16 MARIA R. SHIREY, PHD, MBA, RN, NEA- BC, FACHE, FAAN, ANEF Dr. Shirey s area of excellence is in the innovative integration of teaching/learning principles using research, evidence-based practice, and real world consultation to build nursing leadership capacity. A content expert in graduate level nursing leadership/management, Dr. Shirey has published 85 articles, which have been cited almost 800 times and used in education, research, practice, and workforce policy development around the globe. A master teacher and committed scholar, she has developed and disseminated broadly the SMART Approach for teaching and building doctoral student scholarly writing capacity.
17 BARBARA SITTNER PHD, RN, APRN-CNS, ANEF Barbara Sittner was an early adopter to utilize patient simulation as a teaching strategy in nursing education due to lack of clinical sites for students in their obstetric rotation. This experience set the stage for her simulation trajectory. As a simulation content expert she has integrated simulation into nursing curriculum; conducted and published research studies; conducts faculty workshops; mentors nursing students and faculty; and serves on national and international simulation committees.
18 DIANE J. SKIBA, PHD, FAAN, FACMI, ANEF Dr. Diane Skiba is Professor and Coordinator of Health Care informatics at University of Colorado College of Nursing. She is the leading informaticist in nursing, and has been instrumental in establishing informatics in nursing education curricula. Her work in the field has had a major impact on the health care industry. Dr. Diane Skiba is the leading informaticist in nursing and is the recipient of the NLN Excellence in Teaching Award, Virginia Saba Nursing Informatics Leadership Award by Sigma Theta Tau International, a Fellow of the American College of Medical Informatics and Academy of Nursing. As co-director of the HITS project and other work, she taught hundreds of nurse educators how to integrate informatics into the curricula. Her writings, including the Emerging Technologies column in Nursing Education Perspectives, have continually informed educators of the latest trends in technology in education.
19 Laura A. Taylor, PhD, RN, ANEF Dr. Taylor embodies the innovative and evidence-based approach to contemporary nursing education, practice and healthcare delivery meeting the needs of patients in increasingly complex healthcare environments. She established an educational pathway, the Guiding Initiate for Doctoral Education (GuIDE ), for advanced practice nurses pursuing doctoral education, specifically those from underrepresented minority groups, to be competitive for admission to doctoral programs that align with their career trajectory. Dr. Laura A. Taylor s primary contribution is the evidence based integration of instructional technology (IT). She has been pivotal in the transformation of faculty and nursing education in the use of multiple learning technologies and its impact on students, nurse educators and patient populations.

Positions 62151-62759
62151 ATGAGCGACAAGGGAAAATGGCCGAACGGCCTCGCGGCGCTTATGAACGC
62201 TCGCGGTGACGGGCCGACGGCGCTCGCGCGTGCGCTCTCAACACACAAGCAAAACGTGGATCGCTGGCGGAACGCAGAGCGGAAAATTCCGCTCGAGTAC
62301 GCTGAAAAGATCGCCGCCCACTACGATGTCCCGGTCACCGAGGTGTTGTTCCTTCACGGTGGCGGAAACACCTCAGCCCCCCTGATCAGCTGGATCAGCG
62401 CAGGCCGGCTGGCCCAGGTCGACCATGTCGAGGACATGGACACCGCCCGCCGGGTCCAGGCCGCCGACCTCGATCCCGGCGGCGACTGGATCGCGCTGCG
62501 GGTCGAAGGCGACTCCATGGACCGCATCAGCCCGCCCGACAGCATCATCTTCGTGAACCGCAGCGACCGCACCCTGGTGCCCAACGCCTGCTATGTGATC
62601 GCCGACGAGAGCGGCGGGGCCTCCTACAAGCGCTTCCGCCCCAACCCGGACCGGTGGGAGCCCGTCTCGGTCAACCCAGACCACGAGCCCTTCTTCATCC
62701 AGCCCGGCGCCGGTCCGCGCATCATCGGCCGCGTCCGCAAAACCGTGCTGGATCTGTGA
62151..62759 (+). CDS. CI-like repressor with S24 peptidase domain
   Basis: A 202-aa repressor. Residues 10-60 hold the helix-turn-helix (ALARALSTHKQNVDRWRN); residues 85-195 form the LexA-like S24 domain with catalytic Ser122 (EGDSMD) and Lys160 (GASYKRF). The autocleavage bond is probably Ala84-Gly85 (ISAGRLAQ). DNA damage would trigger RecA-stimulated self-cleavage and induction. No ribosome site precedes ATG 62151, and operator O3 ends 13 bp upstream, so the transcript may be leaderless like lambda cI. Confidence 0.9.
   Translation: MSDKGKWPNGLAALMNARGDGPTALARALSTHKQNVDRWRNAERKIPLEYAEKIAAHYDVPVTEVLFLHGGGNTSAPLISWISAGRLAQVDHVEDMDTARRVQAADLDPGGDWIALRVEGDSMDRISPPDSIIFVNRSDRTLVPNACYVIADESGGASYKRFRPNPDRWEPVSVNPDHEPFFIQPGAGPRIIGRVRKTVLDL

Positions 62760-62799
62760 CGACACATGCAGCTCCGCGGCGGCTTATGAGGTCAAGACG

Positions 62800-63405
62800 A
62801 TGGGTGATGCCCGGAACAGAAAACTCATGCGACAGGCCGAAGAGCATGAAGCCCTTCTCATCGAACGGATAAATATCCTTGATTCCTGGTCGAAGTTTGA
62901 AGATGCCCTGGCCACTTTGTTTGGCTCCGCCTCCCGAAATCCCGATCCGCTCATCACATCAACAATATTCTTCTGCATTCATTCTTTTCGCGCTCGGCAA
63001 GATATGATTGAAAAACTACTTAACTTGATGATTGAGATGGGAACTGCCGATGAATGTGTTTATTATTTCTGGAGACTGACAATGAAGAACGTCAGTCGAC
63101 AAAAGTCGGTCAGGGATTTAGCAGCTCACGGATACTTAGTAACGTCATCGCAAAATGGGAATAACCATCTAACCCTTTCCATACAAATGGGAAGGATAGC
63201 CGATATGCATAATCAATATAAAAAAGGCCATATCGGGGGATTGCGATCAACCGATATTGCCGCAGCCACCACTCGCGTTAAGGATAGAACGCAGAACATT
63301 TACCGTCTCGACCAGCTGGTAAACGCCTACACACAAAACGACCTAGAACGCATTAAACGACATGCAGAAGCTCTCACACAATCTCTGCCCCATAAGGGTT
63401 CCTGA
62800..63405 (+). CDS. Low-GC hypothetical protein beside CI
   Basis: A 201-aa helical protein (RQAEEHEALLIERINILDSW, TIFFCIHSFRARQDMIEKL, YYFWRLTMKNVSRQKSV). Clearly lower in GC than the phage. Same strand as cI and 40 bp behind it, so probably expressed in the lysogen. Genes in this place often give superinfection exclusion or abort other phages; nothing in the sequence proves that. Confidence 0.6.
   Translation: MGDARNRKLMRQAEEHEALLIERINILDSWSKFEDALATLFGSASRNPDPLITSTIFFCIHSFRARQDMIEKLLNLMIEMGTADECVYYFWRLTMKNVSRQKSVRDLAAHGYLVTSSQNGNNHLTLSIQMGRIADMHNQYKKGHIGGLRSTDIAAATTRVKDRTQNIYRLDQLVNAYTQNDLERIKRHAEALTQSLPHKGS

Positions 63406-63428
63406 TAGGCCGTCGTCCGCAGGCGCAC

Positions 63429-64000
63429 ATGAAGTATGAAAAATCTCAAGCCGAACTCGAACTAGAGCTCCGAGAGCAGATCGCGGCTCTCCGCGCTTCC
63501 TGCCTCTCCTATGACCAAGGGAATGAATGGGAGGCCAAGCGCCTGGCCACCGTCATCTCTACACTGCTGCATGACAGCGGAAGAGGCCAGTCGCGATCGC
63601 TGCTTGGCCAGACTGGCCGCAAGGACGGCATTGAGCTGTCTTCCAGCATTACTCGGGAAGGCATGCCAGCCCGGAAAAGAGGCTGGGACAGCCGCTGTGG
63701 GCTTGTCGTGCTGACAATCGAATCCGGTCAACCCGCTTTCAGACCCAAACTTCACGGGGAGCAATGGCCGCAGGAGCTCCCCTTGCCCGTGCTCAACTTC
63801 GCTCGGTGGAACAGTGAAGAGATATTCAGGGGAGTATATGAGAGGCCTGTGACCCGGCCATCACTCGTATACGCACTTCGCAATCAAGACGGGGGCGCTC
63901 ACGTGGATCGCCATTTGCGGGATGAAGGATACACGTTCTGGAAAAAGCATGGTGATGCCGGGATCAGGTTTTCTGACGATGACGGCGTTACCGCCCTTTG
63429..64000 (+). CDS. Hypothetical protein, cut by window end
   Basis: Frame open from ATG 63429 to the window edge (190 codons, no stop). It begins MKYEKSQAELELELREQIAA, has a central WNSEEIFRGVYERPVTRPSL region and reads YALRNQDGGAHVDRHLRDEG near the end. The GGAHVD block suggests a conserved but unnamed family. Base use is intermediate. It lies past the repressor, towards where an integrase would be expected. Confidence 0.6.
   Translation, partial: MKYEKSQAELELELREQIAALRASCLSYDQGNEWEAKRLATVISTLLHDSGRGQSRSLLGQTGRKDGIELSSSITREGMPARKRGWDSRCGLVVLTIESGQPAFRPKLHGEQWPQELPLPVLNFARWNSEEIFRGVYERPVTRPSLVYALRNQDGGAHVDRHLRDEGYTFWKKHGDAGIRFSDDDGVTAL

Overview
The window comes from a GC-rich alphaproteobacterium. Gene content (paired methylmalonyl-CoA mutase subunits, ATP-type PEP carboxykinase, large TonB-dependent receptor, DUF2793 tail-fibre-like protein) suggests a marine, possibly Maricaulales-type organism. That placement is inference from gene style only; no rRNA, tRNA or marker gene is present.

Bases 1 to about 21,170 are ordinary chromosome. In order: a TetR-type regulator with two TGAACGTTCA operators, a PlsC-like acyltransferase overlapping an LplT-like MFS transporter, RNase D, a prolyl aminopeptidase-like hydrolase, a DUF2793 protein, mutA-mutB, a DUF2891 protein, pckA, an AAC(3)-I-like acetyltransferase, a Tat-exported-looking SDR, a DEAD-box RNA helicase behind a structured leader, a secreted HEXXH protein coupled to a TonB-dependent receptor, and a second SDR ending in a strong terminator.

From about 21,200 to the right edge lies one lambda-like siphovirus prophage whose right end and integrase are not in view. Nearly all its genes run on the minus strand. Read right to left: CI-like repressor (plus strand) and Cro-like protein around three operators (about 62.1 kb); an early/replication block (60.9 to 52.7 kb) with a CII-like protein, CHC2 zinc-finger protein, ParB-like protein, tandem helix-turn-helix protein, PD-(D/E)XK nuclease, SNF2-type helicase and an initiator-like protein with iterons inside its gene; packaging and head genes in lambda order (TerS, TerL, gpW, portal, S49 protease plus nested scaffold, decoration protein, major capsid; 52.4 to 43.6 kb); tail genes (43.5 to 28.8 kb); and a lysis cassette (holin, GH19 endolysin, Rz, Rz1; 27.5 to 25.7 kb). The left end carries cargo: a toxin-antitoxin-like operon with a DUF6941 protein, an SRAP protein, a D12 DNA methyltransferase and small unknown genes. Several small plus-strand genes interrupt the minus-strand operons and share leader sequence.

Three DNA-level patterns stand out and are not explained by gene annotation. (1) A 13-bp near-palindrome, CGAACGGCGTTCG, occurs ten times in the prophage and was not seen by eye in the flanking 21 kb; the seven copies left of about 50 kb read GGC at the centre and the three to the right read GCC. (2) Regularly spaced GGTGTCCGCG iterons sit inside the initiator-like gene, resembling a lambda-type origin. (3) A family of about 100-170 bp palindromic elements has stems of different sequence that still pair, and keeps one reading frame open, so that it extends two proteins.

20 Queen Utley-Smith, EdD, RN,CNE, ANEF Dr. Utley-Smith s most enduring, substantial contribution in nursing education is evidence-based decision-making in curriculum improvement, particularly her nursing education research with BSN competencies and theory-based strategies for professional socialization of BSN students in accelerated programs. Her nursing education research is an influential data-based analysis with lasting and continuing implications for curriculum planning, identifying competencies of new graduates, and continued updating of nurse competencies, both nationally and internationally. Dr. Utley-Smith s research findings indicated a demand for nurse graduates who possess expanded competencies in the area of people skills : interpersonal communication, teamwork, supervision, and teaching skills. International use of her competency study findings and survey instrument in places like China, and Austria suggest the widespread applicability of her research for curriculum decision-making, and its potential benefit to education and the service sector.
21 Roberta Waite EdD, PMHCNS-BC, FAAN, ANEF Roberta Waite has cultivated leadership development among students both in nursing and in the health professions through mentorship, interprofessional learning, as well as didactic and experiential activities. The Macy Undergraduate Leadership Fellows Program serves to develop a pipeline of diverse undergraduate students in the health professions who will be able to work effectively and lead in our ever changing healthcare delivery system. Collaborative education early on in student s academic careers has helped to reduce learning that occurs in silos and build cross-disciplinary relationships which enables open and proactive communication, promotes interpersonal and teamwork skills, and supports gaining knowledge of how other professionals work.
22 Linda Wilson PhD, RN, CPAN, CAPA, BC, CNE,CHSE, CHSE-A, ANEF Dr Wilson s contributions include the development of simulation programs that strengthened nurse educators knowledge and clinical integration of simulated activities to teach patient safety. Improved healthcare simulation education through researching, producing, and disseminating usable evidence to promote best practices. Encouragement of faculty and healthcare providers performance improvement and knowledge expansion through theoretically-based simulation courses.